No. I have been 100 percent free of all psychiatric drugs and the birth control pill since September 2019. I also stopped alcohol in January 2020 (it was only moderate drinking but I was worried it was impeding recovery).  It took me one solid year to feel somewhat normal. I’ve gone from total agoraphobia, constant dizziness, brain fog, dp/dr, massive depression, no demotivation, trouble sleeping, to feeling “pretty good” today. I’m just struggling with this last bit of obsession with the drugs and some residual depression and anxiety and constant, incessant thinking. There were many years where I could control how I felt every single day with adderall, an ssri (switched types over the years) and ativan. I felt like I could do anything on those drugs (and get through any of life’s challenges) for a long time until I couldn’t. It is a very different animal dealing with life without the buffers. In any event, I am healthier than I have ever been but just lacking confidence, motivation and as Dejavu pointed out, it’s just strange navigating the world unmedicated and it is still very new to me. While I am no longer agoraphobic, my life is still quite small and I am not exactly travelling the world and meeting new people like I was on the drugs (pandemic aside). I wish I could get that back on my own.  I am very grateful to be free of the prison I was in and those miserable pills, just want to forget about them and move on. I read your success story all the time and it helps to motivate me. I worry about things like “will I ever be able to get on a plane again”? Or “will I ever feel confident and happy?”. I used medication to travel etc... I love travelling and worry I’ll never be able to get on a plane again. I suppose I used it for everything and as good as I feel today, I still feel “different” and less confident. I have been in therapy and it has been helpful but I can’t afford it anymore and I feel I have gained about as much as I can from it (twice per week for a year). As Dejavu put it, it feels like it’s time for me to grab the bull my the horns. I’m not sure if this is common but I don’t really feel like myself. This feeling is MUCH better than it was a year ago. 

 

 A year ago I would have given anything to feel as healthy and clear headed as I do today and yet it’s somehow not good enough. Despite my complaining,  what I know for sure is that being completely off of all psychiatric drugs is the right choice for me. Just hope I can “get that” on a deeper level and move on. I just feel filled with doubt when I realize how much society forces these drugs on people and there is always this nagging voice inside me that says “well if you were on adderall you would be a better student and have more confidence” or “if you were on an ssri you wouldn’t cry so much, and you would feel happier and more level”. After what I went through on these drugs, none of this thinking makes sense. Must be the spellbinding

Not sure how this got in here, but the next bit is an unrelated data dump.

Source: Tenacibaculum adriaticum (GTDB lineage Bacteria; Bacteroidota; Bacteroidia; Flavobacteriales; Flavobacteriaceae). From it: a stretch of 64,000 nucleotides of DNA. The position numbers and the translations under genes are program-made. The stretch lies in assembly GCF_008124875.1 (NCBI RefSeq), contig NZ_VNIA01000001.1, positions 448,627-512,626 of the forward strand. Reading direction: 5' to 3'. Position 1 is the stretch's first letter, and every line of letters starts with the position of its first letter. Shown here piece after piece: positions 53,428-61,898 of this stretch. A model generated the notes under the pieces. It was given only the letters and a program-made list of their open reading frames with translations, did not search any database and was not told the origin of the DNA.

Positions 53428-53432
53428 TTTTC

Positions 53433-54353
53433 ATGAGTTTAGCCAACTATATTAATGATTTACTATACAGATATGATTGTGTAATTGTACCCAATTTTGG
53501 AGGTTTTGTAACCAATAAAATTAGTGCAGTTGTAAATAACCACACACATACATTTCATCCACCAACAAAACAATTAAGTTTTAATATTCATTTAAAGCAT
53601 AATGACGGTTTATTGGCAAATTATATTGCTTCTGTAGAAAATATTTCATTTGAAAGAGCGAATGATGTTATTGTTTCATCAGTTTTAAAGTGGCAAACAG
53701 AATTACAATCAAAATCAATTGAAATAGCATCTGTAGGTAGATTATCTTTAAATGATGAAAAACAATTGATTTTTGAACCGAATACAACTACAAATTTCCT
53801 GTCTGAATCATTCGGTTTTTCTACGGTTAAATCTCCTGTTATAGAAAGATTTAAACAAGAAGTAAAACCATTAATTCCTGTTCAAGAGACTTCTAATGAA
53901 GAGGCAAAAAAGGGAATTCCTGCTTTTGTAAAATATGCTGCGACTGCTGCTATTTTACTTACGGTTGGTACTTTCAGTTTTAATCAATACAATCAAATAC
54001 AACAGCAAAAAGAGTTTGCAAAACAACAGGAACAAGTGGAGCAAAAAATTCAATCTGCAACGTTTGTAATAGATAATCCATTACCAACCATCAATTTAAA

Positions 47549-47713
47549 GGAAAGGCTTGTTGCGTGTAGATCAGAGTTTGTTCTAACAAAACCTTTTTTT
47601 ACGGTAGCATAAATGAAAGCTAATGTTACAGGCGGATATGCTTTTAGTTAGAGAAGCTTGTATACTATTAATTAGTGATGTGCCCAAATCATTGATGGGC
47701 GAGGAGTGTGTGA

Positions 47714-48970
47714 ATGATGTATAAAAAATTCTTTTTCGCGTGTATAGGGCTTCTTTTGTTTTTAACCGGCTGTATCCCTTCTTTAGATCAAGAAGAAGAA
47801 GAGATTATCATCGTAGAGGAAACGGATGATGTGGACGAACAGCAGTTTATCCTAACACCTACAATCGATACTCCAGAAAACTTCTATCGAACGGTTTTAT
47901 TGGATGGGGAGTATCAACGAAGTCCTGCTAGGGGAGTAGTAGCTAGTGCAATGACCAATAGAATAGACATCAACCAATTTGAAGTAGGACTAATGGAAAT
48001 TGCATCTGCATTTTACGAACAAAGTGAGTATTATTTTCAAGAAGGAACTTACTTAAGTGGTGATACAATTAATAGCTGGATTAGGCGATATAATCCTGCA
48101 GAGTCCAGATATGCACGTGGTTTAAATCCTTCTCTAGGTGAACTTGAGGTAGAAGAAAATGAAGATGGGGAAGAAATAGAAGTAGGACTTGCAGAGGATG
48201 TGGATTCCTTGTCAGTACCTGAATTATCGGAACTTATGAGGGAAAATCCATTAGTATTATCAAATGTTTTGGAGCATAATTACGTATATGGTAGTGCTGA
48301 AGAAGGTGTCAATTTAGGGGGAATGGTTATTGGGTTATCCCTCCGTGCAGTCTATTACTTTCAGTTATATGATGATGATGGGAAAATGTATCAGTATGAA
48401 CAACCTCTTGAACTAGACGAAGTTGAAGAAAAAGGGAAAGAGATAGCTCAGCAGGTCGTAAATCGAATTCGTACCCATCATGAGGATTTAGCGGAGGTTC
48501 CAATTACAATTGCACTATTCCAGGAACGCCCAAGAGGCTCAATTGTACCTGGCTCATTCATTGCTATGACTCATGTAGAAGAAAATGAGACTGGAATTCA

Thank you for reading this, I know it was long and a bit of a rant. 

Adderall 40mg, Lexapro 5mg, Ativan .5 mg PRN for 18 years. 
 

cold turkey august-September 2019 


 

100 percent medication free

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15 hours ago, Dreamer0 said:

I have been in therapy and it has been helpful but I can’t afford it anymore and I feel I have gained about as much as I can from it (twice per week for a year).

 

Therapy is mainly meant to adjust you to the toxic world around you. Right now, you're in that post-zero stage where you're struggling to navigate the world around you because you haven't fully healed, but you've see the world in a way others haven't. In other words, you likely know more than your therapist (and most therapists). 

 

The self-doubt will fade out as you go out into the world and have more experiences. Those experiences won't erase the memories of withdrawal, but it will fill up your brain with better and better memories that will occupy you. In other words, you'll leave the world of withdrawal behind you and go out to have a much better life off of these drugs. I wouldn't spend a lot of time trying to analyze where you're at right now. The best is yet to come. 

 

Recovery is a process, not an event. And it sounds like you're getting closer and closer to a success story. 

 

BTW, are you familiar with the Mad in America site? You might enjoy some of the articles there. One of the best writers I've found there by far is Dr. Phil Hickey. He's one of the few therapists out there that really gets it when it comes to the suffering caused by these drugs. Here is an archive of his writings: